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EU launches Blockchain Observatory and Forum

Supported by the European Parliament, the European Commission launched the EU Blockchain Observatory and Forum earlier this year. The Observatory and Forum is a pilot project that will highlight key developments in blockchain technology with the intention of promoting and reinforcing the involvement of European actors in the international sphere of blockchain activities.

Through the EU’s research programmes, FP7 and Horizon 2020, the EC has been funding blockchain projects since 2013 and will fund projects that could draw on blockchain technologies up the to sum of 340 million euros. European entrepreneurs are already offering blockchain-based solutions and are major players in this sector across the world.

The EU expects the Observatory and Forum to play an active role in helping Europe to make the most of the new opportunities offered by the blockchain’s socioeconomic potential. It aims to do so by gathering information, monitoring and analyzing trends, addressing challenges and pushing the boundaries of developments in the blockchain that will encourage economic growth and engender social benefits. In particular, it will work to enable cross border cooperation, gathering Europe’s top experts to promote an open forum to discuss and develop new ideas. It intends to engage technology experts, innovators, industry stakeholders, public and regulatory authorities, and citizens to work together to make the most of these exciting new opportunities.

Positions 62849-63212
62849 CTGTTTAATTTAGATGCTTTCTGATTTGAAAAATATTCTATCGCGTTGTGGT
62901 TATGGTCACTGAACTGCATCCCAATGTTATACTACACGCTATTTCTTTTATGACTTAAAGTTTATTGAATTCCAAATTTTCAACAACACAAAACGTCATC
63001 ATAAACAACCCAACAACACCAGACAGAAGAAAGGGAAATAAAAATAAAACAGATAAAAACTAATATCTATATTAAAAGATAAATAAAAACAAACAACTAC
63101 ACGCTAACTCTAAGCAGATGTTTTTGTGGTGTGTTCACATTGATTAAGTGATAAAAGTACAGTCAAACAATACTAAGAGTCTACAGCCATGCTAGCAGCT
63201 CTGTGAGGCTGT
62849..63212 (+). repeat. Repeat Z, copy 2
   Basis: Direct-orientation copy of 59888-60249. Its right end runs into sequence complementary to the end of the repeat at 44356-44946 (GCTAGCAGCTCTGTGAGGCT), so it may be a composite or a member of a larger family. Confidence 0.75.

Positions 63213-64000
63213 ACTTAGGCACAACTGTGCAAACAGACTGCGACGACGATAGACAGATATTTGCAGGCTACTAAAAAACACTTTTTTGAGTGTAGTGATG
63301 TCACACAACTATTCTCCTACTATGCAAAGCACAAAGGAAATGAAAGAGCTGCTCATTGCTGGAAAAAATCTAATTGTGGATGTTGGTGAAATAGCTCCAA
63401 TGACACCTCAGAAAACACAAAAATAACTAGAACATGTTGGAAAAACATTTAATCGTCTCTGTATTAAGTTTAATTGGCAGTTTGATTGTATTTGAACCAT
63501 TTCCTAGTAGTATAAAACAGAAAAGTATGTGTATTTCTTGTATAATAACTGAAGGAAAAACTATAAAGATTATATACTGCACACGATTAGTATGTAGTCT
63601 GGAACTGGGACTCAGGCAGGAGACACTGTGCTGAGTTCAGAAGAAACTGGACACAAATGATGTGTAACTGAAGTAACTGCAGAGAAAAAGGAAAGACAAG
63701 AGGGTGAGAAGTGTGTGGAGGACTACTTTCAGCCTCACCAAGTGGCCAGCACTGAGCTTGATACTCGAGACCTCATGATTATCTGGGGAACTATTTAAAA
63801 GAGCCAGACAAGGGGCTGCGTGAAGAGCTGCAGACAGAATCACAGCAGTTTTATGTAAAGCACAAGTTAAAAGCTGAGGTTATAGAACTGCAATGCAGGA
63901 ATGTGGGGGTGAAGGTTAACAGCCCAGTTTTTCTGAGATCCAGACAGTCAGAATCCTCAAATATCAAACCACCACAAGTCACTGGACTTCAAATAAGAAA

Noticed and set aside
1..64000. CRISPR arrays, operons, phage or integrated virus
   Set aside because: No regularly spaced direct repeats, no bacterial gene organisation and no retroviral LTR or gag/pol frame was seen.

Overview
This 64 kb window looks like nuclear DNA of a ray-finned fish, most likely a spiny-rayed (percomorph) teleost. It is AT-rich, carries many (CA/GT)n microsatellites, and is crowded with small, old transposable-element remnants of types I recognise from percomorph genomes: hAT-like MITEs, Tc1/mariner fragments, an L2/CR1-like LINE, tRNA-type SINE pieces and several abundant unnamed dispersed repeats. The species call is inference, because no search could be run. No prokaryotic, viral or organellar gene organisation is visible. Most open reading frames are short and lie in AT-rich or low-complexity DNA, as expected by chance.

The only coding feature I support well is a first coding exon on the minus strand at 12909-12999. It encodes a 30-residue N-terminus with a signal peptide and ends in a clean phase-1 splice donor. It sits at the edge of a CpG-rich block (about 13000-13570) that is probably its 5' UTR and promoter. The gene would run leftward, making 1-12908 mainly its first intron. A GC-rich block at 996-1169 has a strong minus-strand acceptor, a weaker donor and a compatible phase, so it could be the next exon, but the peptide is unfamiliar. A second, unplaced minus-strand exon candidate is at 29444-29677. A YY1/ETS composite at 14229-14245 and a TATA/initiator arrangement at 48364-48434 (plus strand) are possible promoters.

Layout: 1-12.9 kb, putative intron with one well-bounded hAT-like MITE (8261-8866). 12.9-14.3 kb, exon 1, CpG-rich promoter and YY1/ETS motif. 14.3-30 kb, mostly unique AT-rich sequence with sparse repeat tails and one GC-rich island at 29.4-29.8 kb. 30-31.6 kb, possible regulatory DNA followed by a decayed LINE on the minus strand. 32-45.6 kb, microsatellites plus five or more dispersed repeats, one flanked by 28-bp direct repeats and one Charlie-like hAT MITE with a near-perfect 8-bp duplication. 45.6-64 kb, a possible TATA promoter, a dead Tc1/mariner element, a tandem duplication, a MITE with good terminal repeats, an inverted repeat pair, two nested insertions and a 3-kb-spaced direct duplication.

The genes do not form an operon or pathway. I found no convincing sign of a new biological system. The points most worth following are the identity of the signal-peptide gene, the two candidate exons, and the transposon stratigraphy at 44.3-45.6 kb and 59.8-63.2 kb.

A policy priority for the EC, fintech will be playing a major role in helping to achieve the objectives of the development of the single market, Banking Union, Capital Market Union and retail financial services. Quoted in the EC’s official press release, the European Commissioner for Digital Economy and Society, Mariya Ivanova Gabriel, said the project would become “one of the world’s most comprehensive repositories of blockchain experience and expertise.”

While its wish to become actively involved in the world of the blockchain is clear, the EU’s official response to cryptocurrencies as one aspect of the use of blockchain technology is far more cautious, with an agreement made in December of 2017 to tighten up the rules on transparency in cryptocurrency transactions in order to prevent money laundering and terrorism financing. The intention, once the agreement has been enacted into law and formally adopted by EU states, is to ensure that cryptocurrency exchange platforms and “wallet” providers identify their users.